Pop-ups started as a way to give new food businesses a boost. Places like the now-defunct Pop-Up General Store introduced people to new products, like the now ubiquitous kouign amanns produced by Starter Bakery. That particular pop-up, situated in North Oakland, allowed people to pre-order goods from small producers, then pick them up at an occasional market.
But that pop-up, while wildly popular, ended — partly because of its popularity.
“The Pop-Up General Store was a pretty fabulous event but it was logistically quite difficult to organize — not that it wasn’t well organized. It was just tricky,” said Sylvan Brackett, whose bento-box business, Peko-Peko, participated.
At one point, Samin Nosrat, who co-founded Pop-Up General Store, wrote in her blog, “ I love the pop-up, but I am constantly consumed by preparing for, recovering from, working at, or just being anxious about it.”
According to a recent article in Edible East Bay, “Death of the Pop-Up,” pop-ups are falling out of fashion because, for the food producer, “it ceases to be about cooking anymore. … Your main job title has become social media maven and event coordinator. When not informing the masses about when next your pop-up will surface, you’re taking orders or reservations and making sure you’ll have the goods.”
Enter Good Eggs — an Etsy-like online marketplace for locally produced food. Through its series of “webstands,” customers can order anything from organic produce to fresh-caught sardines, and schedule it to be delivered right to their doors, or arrange to pick it up at a prearranged neighborhood location.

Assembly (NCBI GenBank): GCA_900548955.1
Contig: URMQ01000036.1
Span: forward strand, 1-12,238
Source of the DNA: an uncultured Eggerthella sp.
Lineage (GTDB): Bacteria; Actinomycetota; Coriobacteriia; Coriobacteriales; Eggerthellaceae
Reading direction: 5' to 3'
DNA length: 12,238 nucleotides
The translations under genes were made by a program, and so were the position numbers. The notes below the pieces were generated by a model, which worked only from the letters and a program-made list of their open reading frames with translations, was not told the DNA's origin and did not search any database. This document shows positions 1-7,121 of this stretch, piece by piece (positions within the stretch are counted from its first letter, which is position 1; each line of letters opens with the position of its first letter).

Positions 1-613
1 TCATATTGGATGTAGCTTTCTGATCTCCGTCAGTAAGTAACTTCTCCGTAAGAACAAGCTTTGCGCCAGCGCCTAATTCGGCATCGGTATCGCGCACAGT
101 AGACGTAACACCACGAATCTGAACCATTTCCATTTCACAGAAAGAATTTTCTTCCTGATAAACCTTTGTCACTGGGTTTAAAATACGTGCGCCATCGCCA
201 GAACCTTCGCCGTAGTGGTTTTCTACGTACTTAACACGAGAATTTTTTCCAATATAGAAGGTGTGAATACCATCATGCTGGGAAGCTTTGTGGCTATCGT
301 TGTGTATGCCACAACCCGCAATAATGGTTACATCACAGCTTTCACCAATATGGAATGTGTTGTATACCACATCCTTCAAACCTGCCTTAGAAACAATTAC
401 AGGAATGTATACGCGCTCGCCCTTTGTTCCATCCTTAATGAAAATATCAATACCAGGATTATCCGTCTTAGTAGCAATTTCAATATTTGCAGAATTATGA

Good Eggs has serious street cred. The start-up has had no problem attracting venture capital thanks to its staff of veterans from companies like Google and Yahoo. Alice Waters acts as an official adviser, and will be contributing to Good Eggs’ blog. Nosrat also acted as an adviser over the past several months.
“We set out [with] this mission to grow and sustain local food systems,” said Rob Spiro, CEO and co-founder of Good Eggs, in a recent interview. “We spent time researching ranches, farms, cooks, and other small producers; we went grocery shopping with all sorts of people. Over the course of a year we tested our ideas and we consulted with as many smart folks as we could find, including the folks who organize the Pop-Up General Store in Oakland, about what they learned through that process. And ultimately we built this software.” The software enables purveyors to create their own online store.
“Not only are they setting up this web store,” said Brackett, a current vendor with Good Eggs, “but they’re helping people promote their work and come up with best practices, like setting up a weekly email to your customer base to remind them that you’re there. And they help you do a lot of the marketing things that a lot of people running a small business know that they need to do but don’t have a lot of experience or time to do.”
Good Eggs’ staff is currently piloting their project, initially focusing on neighborhoods in San Francisco and parts of Berkeley and Oakland. Current vendors that will deliver to the East Bay include Four Barrel Coffee, Ocho Verde Farm, Peko Peko, and Three Babes, and pickup points are currently located in Jack London Square, at The EatUp (at 21st St. and Telegraph Ave.), and at Berkeley Ironworks.